According to the sequencing results, the trpR gene from the mutant strain didn’t have a frame shift as is reported at the literature, instead of that it had a non synonymous mutation (Alanine to Proline) corresponding to the aminoacid 80. The hypothesis is that this change might causes a dramatic structural change to the protein thus being non functional.

LovTAP expression Levels

Dr. Devin Strickland the designer of LovTAP, shared some issues to take into account to work with LovTAP. Analyzing some experimental results reported in his dissertation and in his published paper it is observed that at high expression levels of LovTAP, the behavior in the dark versus the light state is the same. So that, the regulation by light becomes not functional, thus I planned to test LovTAP under three different weak constitutive promoters (J23117, J23114 and J23105) to analyze its behavior and under the strong promoter (J23102), expecting to obtain the behavior reported by Dr. Devin.

LovTAP Reporter systems

The output module of LovTAP is the DNA binding domain of the bacterial transcription factor trp repressor (TrpR), with this domain LovTAP activated can bind as homodimer to the DNA operator called trpL, repressing the transcription.

The functional elements of the trpL promoter (-35 and -10 boxes, trpR binding sites and transcription start site) were synthesized in an oligonucleotide to introduce it by PCR into a selected plasmid. At the ends the primer includes the prefix and the NheI site that will be used for ligations of the promoter with the reporter systems described later. The primer designed is the following:

Primer trpL reverse (5'->3'): NheI site + trpL promoter + Prefix (XbaI + EcoRI sites):


The primer is the reverse complementary of that sequence so we can use it as a reverse primer, which we used along with a suffix forward to introduce the trpL promoter into pSB1C3 plasmid by PCR.

Both LovTAP activator and repressor activity were of interest to characterize. So, the following constructions were designed.

  • LovTAP repressor activity: Reporter system

1.trpL promoter fused to GFP protein(BBa_E0240):

TrpL GFP.jpg

2.trpL promoter fused to RFP protein(BBa_E1010):

TrpL RFP.jpg
  • LovTAP activator activity: Reporter system

trpL promoter fused to lambda Repressor cI (BBa_P0451 + BBa_K098991) regulating GFP protein (BBa_E0240). Whit this system a double repression is generated to have a final activation response.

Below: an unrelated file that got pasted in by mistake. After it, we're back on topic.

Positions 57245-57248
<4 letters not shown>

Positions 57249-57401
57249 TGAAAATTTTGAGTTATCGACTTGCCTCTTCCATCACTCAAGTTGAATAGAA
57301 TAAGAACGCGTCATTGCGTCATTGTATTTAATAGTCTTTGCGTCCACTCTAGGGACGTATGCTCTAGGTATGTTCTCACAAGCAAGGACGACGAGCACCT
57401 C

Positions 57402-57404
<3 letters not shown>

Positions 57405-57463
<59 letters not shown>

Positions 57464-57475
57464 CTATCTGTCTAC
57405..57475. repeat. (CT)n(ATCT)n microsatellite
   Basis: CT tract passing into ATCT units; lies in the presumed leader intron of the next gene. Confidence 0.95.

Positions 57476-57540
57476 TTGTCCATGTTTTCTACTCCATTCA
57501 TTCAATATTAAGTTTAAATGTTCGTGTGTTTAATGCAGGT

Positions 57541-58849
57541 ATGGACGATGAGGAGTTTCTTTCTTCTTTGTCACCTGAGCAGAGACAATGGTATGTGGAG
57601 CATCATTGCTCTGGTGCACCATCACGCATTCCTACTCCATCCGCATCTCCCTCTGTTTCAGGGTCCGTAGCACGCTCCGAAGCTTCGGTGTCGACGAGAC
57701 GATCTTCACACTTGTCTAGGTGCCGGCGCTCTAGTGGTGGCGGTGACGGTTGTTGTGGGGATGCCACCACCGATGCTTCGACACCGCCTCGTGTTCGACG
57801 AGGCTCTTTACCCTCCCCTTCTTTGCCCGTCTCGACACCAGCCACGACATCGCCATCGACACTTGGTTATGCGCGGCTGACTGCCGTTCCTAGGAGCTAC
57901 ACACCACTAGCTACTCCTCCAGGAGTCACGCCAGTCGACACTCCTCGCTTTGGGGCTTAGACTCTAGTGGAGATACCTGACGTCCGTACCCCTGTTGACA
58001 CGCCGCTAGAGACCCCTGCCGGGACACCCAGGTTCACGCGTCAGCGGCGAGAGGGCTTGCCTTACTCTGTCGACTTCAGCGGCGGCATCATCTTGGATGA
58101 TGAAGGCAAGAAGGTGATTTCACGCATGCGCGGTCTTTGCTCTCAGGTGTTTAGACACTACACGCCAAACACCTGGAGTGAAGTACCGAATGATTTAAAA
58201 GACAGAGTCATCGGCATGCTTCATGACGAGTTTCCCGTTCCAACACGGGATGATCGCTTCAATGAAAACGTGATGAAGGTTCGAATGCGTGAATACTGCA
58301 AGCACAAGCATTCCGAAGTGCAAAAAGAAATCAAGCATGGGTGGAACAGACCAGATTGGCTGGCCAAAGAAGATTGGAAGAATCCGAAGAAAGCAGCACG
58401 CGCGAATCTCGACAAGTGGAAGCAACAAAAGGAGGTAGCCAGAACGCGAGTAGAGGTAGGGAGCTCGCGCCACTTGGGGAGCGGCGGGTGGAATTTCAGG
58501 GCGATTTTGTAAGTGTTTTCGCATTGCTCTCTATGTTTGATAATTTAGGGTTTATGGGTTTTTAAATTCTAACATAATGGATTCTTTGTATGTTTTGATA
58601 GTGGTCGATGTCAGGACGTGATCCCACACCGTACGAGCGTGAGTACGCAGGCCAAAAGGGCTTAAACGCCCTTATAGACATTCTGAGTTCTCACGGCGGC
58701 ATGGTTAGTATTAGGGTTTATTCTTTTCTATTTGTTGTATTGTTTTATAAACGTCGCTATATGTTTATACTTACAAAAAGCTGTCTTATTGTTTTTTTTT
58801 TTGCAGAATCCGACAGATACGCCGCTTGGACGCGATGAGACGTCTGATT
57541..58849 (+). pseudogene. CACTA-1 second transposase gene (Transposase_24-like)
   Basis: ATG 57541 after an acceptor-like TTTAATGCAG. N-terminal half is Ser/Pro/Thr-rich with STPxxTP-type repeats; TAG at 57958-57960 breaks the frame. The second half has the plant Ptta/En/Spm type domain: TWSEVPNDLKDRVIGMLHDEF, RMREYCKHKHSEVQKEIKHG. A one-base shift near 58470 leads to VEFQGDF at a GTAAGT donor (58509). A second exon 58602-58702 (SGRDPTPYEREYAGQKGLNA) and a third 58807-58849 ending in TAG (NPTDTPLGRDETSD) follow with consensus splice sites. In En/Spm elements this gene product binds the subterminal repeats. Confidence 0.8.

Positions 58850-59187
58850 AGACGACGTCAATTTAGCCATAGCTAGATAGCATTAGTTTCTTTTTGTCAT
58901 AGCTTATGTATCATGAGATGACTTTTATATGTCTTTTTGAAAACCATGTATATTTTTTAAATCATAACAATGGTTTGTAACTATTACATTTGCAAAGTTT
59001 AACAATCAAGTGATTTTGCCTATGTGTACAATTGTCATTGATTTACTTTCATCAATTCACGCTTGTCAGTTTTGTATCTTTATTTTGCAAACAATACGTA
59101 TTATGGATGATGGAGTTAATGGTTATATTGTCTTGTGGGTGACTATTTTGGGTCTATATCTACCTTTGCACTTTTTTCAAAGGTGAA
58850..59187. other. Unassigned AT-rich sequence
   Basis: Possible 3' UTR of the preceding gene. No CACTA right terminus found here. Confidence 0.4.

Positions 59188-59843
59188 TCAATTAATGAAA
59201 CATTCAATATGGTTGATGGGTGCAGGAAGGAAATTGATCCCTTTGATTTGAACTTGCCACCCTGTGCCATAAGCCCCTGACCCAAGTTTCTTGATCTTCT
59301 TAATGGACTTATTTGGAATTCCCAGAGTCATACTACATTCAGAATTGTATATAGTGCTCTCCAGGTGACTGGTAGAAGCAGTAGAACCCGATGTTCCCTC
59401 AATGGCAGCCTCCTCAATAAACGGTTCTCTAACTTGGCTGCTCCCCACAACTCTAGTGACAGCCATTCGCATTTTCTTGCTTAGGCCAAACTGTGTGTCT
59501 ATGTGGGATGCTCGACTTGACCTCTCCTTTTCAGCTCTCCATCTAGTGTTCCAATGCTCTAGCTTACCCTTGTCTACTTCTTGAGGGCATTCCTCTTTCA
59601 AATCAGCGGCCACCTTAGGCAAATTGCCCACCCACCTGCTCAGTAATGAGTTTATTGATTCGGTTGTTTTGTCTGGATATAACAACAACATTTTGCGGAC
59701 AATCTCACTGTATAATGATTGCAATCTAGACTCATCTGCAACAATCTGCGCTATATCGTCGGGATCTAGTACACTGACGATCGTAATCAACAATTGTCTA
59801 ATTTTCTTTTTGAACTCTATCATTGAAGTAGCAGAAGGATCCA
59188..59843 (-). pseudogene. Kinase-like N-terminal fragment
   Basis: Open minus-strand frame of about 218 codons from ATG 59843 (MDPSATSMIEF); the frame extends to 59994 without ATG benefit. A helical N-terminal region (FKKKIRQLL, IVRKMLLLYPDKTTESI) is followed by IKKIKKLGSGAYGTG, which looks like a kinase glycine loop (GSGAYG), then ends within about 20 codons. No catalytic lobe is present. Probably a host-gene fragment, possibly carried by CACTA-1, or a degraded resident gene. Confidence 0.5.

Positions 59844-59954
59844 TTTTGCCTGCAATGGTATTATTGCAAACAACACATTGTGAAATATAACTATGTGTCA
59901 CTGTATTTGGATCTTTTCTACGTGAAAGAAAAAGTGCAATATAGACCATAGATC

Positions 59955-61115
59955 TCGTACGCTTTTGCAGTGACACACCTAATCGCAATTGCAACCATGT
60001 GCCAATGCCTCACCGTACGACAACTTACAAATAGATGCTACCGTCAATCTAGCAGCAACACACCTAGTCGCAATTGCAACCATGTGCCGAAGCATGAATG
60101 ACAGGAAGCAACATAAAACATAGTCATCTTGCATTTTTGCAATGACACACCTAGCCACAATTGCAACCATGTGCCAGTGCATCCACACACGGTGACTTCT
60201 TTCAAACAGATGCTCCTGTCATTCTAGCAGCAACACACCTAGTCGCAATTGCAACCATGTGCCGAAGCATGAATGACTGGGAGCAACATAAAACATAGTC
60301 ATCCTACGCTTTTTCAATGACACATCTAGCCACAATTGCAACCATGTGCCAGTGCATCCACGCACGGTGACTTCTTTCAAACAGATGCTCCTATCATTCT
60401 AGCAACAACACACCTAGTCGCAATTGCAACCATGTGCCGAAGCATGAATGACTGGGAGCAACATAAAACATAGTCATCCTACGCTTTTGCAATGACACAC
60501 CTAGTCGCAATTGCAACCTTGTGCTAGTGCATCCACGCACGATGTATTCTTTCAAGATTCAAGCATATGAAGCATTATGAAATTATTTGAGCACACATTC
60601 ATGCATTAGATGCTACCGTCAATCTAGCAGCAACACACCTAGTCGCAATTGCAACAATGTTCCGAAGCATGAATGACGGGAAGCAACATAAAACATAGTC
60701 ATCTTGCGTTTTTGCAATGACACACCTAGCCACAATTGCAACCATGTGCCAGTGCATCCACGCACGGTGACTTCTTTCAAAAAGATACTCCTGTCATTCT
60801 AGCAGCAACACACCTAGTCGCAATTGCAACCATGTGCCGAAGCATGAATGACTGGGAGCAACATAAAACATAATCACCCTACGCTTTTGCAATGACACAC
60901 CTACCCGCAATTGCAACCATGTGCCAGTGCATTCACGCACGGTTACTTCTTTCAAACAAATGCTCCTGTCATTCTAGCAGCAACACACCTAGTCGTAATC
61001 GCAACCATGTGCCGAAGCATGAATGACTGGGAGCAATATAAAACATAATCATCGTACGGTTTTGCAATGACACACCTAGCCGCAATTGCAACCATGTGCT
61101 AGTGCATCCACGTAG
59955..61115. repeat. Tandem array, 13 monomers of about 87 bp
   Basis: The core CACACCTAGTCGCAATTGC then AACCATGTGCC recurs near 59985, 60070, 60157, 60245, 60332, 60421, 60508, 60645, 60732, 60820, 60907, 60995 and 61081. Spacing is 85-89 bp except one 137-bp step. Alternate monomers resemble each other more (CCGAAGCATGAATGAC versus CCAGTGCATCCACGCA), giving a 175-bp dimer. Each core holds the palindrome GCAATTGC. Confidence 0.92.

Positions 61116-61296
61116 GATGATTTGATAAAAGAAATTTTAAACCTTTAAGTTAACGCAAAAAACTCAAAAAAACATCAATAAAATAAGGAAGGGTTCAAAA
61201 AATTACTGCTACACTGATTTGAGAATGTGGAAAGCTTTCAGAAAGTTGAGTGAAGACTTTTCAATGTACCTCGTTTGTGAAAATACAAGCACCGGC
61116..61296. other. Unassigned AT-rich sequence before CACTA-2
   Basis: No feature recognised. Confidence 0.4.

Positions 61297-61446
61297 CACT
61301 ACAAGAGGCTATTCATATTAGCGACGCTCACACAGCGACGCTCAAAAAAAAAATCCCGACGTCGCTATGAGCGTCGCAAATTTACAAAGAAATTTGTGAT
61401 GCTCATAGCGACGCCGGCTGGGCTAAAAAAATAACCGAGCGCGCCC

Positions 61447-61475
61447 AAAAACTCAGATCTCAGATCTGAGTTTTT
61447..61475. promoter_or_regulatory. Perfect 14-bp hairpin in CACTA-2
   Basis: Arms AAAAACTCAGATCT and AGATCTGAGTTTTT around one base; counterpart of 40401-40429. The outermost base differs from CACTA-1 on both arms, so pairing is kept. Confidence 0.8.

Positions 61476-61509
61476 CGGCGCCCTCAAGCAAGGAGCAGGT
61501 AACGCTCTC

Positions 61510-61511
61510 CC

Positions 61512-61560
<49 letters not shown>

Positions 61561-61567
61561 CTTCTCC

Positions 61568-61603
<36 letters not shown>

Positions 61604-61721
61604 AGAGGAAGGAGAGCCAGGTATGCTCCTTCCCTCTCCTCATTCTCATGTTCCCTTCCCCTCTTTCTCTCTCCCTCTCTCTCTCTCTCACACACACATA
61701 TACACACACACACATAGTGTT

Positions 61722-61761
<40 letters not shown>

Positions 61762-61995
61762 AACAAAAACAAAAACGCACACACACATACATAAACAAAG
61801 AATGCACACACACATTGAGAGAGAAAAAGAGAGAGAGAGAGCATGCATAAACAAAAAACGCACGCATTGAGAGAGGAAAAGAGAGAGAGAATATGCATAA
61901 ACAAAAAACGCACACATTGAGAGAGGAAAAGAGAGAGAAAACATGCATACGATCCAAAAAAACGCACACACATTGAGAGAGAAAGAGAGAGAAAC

Characterizing LovTAP

Once LovTAP with the three weak constitutive promoters (J23117,123114 and J23105) and the strong promoter (J23102) was correctly obtained in plasmid pSB3K3, and the reporter system trpL+RFP was also finished in plasmid pSB1C3 , the co-transformation procedure was done, in order to have the whole system inside E.coli cells, both trpR wildtype and mutant. Besides, trpL+RFP construction in plasmid pSB1A2 from Lausanne team was kindly sent it by Edinburgh team. Both trpL-RFP reporter systems were used, being the Lausanne system the reference, expecting to obtain similar results. The difference between the reporter systems is that the constructed in plasmid pSB1C3 doesn’t have the transcriptional double terminator.

In order to test if LovTAP works correctly two protocols were implemented: the qualitative and the quantitative approach.

Considerations to take into account:

  • The RFP protein does not include a degradation tag, so the time required to notice a clear difference between light and dark states will be long, because although LovTAP starts to repress, the RFP produced previously by the cells will be still present.
  • The plasmid in which LovTAP is being express is pSB3K3 with a copy number around 20 to 30, while trpL-RFP construction is inside plasmids pSB1C3 and pSB1A2; both are high copy number plasmids (100 to 300 per cell). So there are many trpL binding sites that should be repressed by LovTAP. The ideal condition for this experiment would be to have LovTAP and trpL+RFP constructions inside the same plasmid.
  • Using the LovTAP constructions fused to promoters with different strength, it can be tested at what levels of expression, the LovTAP light regulation is better. It is already known that under high expression levels of LovTAP, trpL promoter is repressed even in dark. To test this scenario J23102 promoter was used.